It seems logical: If the person who hired a member of a protected class later fires that person, it can’t be discrimination. After all, why would someone hire an employee only to turn around and fire him for an illegal reason such as racism or sexism?
Most of the time, employers can win discrimination cases by showing that the same “actor” hired and fired the employee. Courts generally assume that the employer’s stated reason for discharge— , for example—is the true reason and not an excuse to cover up discrimination.
That doesn’t mean, however, that you can be loose with your discharge reasons. Make sure your reasons are valid and solid.
Recent case: Osama Ibrahim, a Muslim of Egyptian origin, worked for the city of Houston. He was hired by a black manager on the recommendation of another Muslim manager, who is also from Egypt.
The black manager later fired Ibrahim for poor performance, but not until Ibrahim and the Egyptian manager discussed the black manager’s alleged anti-Muslim prejudice. Ibrahim had recorded several conversations with the Egyptian manager in which they discussed that alleged racism.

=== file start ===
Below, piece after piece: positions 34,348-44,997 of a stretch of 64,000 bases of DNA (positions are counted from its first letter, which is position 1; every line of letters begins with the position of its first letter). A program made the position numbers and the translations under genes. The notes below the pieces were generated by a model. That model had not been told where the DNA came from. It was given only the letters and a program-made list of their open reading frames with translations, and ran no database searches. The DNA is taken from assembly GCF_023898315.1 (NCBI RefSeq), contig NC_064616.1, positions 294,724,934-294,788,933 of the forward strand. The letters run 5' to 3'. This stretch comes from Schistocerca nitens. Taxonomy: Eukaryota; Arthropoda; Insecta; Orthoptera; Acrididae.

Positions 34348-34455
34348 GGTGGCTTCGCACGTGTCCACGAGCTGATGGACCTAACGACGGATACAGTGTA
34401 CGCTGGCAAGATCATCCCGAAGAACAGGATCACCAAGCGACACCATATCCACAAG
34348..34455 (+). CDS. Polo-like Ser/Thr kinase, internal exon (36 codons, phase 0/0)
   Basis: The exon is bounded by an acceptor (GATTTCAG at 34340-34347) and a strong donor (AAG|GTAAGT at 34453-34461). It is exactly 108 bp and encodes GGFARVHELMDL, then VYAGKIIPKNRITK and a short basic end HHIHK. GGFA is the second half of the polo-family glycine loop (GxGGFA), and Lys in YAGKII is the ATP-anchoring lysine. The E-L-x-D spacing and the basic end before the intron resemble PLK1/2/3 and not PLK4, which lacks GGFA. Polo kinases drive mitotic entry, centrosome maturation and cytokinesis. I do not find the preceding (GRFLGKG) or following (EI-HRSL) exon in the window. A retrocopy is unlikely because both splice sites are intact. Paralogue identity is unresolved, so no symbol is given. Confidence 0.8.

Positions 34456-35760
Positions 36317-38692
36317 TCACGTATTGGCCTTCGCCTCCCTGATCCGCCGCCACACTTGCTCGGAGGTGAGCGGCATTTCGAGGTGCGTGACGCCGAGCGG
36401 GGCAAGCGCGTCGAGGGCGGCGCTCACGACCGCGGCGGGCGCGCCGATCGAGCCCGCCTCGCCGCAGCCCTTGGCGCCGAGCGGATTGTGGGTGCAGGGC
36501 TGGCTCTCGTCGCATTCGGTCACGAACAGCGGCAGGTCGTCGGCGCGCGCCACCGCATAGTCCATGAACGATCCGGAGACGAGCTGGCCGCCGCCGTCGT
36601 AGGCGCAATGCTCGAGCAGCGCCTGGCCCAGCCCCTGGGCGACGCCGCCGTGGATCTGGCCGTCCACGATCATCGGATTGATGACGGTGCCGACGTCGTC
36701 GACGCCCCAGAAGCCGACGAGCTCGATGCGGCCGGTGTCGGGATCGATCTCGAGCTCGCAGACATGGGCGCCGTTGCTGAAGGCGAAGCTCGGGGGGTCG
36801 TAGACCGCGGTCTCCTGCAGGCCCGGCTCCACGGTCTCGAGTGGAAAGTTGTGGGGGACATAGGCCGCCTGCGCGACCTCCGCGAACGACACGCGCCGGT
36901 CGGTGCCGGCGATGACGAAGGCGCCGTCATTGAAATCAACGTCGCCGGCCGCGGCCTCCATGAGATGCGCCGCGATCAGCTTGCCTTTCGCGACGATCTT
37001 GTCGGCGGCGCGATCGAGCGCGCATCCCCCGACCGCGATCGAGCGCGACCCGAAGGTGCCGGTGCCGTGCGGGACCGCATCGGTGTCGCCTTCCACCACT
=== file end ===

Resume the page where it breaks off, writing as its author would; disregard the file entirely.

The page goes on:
When Ibrahim sued, he produced the transcripts of those conversations. They showed that the Egyptian manager had told Ibrahim the black manager had told him he didn’t want to hire Muslims. That was enough evidence to send Ibrahim’s case to trial.
The court said that just because the black manager had hired and fired Ibrahim did not mean he couldn’t have fired him because of his race, national origin or religion. The employer will have to persuade a jury it had solid performance reasons for the discharge. (Ibrahim v. City of Houston, No. H-07-4329, SD TX, 2009)
- Jewish home fires Seventh Day Adventist for observing Sabbath
- Co-worker complaints not enough to establish accommodation hardship
- Use moonlighting, confidentiality policies to discourage outside work
- Ensure romance rules protect against association bias
- Be prepared to explain why you pay some employees more